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Field Trip to TreePeople’s Yurt Village

Yesterday we took a Little Ripples field trip to TreePeople’s Yurt Village to check out their yurt structures as a possibility for future Little Ripples classrooms.  TreePeople is a pretty awesome environmental nonprofit that is a leader in providing sustainable solutions to urban ecosystem problems in Los Angeles.  Torin Dunnavant and Jim Hardie graciously gave us a tour and overview of the Yurt Village.

Here’s a quick and dirty breakdown of some of what we learned and how they would relate to our Little Ripples schools:

  • In terms of size and feel of the yurt – it’s pretty amazing!! The circular shape of the classrooms would go directly in line with the principles of social and group learning and equality.  Chalk boards, artwork, etc would be able to be hung from the lattice structures on the interior of the yurts.  Just standing in the yurt structures it was pretty cool to imagine how a Little Ripples classroom could be laid out in one.
  • TreePeople staff and volunteers put up 7 yurt structures in 2 days and it was described as a relatively simple and quick task.  It’s highly doubtful that anyone in Chad has built or even seen a yurt before, but if we got the same construction contractor that built the pilot site I think we could get those yurts up with a quickness!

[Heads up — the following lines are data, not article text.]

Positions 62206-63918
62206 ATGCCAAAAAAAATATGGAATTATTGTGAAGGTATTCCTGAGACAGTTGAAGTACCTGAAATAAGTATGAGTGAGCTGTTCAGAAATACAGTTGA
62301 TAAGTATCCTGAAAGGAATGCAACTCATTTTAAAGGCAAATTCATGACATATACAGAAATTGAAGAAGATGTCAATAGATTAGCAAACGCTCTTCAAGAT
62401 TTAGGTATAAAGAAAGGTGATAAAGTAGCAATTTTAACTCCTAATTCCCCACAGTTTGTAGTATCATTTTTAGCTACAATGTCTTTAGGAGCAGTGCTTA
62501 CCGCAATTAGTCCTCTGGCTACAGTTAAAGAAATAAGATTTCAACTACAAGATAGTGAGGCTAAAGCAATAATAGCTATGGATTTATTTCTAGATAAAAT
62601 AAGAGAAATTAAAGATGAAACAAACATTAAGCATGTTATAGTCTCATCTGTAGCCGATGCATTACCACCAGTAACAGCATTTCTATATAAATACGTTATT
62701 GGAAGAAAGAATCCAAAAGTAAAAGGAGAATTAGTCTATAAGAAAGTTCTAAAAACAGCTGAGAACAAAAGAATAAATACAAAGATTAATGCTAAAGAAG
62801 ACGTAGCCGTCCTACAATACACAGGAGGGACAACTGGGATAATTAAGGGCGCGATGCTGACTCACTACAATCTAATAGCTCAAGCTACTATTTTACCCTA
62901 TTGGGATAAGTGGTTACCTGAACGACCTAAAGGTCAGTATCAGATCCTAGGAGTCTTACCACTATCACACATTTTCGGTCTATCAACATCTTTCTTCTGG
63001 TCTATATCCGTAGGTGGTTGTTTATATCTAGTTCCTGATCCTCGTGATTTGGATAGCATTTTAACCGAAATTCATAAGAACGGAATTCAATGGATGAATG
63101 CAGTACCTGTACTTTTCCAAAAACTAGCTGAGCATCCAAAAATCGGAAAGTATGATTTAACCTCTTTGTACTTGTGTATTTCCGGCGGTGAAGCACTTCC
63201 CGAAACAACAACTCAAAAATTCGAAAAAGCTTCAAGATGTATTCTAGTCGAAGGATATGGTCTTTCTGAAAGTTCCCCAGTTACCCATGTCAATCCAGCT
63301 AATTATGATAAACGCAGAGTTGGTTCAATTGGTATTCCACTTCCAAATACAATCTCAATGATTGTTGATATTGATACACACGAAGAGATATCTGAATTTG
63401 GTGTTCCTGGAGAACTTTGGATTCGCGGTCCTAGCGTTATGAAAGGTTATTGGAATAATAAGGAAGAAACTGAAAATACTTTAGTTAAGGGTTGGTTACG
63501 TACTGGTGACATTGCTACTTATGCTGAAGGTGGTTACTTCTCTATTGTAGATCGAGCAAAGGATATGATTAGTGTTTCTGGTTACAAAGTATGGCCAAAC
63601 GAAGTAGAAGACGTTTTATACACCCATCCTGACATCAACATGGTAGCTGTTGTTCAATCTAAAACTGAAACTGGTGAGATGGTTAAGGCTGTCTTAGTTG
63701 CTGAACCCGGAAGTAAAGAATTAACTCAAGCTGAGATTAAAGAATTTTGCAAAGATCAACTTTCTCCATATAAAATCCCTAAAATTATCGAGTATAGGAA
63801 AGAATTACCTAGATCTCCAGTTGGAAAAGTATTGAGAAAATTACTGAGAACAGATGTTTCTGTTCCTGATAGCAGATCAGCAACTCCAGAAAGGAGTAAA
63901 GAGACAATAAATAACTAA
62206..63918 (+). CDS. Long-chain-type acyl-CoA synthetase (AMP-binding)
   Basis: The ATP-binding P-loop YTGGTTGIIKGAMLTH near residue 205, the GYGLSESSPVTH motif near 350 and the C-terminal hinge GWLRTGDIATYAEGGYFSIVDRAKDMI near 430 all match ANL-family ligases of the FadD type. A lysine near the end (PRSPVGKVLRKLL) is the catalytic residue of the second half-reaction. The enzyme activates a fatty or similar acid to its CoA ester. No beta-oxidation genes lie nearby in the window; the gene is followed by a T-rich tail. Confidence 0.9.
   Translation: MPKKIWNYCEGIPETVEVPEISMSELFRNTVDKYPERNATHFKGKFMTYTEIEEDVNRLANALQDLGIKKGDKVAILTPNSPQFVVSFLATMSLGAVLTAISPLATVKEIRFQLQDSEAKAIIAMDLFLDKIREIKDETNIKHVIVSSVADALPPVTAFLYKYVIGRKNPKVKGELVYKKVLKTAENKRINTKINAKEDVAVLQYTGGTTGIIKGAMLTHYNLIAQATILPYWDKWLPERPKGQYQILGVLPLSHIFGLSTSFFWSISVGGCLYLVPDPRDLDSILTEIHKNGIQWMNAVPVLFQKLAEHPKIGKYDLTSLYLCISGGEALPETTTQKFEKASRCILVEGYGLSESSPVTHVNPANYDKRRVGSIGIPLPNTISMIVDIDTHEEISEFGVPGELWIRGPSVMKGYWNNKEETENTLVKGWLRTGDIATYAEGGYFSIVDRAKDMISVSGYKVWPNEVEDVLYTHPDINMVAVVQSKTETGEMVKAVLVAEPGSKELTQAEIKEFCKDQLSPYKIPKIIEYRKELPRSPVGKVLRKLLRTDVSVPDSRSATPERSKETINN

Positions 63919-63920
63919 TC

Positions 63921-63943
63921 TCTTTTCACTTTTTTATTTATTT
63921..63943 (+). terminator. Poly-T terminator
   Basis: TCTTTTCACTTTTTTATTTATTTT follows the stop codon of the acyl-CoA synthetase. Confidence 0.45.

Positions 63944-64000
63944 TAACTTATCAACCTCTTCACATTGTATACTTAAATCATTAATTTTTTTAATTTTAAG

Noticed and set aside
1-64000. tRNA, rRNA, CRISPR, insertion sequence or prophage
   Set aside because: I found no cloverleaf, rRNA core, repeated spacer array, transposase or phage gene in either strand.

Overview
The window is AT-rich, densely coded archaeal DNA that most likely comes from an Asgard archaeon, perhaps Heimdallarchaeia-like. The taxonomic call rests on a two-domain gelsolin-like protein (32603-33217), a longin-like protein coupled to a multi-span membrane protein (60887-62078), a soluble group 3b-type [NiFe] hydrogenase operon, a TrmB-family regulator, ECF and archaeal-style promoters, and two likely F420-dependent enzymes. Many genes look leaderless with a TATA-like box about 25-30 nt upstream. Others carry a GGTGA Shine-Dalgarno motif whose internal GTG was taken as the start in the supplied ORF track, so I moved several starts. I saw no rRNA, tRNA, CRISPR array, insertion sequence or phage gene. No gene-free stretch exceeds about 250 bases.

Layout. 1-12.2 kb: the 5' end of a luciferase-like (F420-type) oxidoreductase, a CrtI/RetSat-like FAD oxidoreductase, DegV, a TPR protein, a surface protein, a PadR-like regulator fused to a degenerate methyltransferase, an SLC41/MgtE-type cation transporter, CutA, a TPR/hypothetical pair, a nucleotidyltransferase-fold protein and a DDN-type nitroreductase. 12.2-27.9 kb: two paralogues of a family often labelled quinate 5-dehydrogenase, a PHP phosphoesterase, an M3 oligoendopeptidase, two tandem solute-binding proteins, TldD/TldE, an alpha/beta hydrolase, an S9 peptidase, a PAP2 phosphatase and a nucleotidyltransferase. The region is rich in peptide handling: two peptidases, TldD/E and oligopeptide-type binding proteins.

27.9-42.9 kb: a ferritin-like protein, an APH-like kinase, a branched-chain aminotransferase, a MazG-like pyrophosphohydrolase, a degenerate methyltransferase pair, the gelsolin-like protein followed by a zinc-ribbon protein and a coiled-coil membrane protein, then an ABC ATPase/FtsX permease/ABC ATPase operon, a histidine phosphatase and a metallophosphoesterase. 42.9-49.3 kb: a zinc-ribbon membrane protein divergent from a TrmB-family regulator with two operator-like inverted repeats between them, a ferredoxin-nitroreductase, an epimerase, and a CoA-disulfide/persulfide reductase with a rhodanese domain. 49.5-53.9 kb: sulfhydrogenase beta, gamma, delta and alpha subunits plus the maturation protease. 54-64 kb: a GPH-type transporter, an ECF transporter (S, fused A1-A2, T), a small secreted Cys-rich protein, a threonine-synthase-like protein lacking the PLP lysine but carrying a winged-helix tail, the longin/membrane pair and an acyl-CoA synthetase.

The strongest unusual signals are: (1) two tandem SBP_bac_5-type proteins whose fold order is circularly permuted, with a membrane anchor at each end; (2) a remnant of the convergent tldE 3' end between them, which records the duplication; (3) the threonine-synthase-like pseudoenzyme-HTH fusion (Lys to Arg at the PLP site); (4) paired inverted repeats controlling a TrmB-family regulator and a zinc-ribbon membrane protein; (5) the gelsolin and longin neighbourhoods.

• The TreePeople yurts went up in 2002 and have stayed in pretty good condition for over 10 years (minimal repairs needed).  Despite the simplistic design and construction, these are pretty durable, sturdy structures.
  • Torin and Jim mentioned that climate control can be an issue – getting extremely cold in the winter and hot in the summer.  Each of the TreePeople yurts that we saw had a fan at the top and air conditioning units.  We would probably want to think about having extra windows in the Little Ripples classrooms for more ventilation.
  • There were no leak/drainage issues during rainy weather in Los Angeles for the TreePeople yurts.  However, since the rainy season in Eastern Chad is considerably heavier, we may want to install rain gutters for the yurts to prevent excessive flooding around the classrooms.

Torin and Jim also talked with us about how TreePeople uses cisterns and water treatment strategies on their own grounds, showing how sustainable water solutions are completely possible right in the heart of LA (we wondered if this might be applicable in Eastern Chad…).  Hearing about TreePeople’s organization and work was really inspiring – you could tell that Torin and Jim were truly passionate about the organization’s mission and sharing that with the community.

Questions/comments/thoughts about yurts for Little Ripples?  Feel free to share below or email me directly at jennifer@iactivism.org.

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Jennifer became passionate about international development and humanitarian work when studying abroad in Cape Town, South Africa, and leading youth performing arts workshops in one of the surrounding townships. After graduating from UCLA with a Masters in Public Health in Community Health Sciences, she taught adolescent reproductive health to high school students in South and East Los Angeles. She has also worked as a Research Associate at the UCLA Center for Health Services and Society, where she was able to foster an understanding of the community engagement and community resilience approaches, and hopes to incorporate these strategies in her work with Little Ripples. jennifer@iactivism.org


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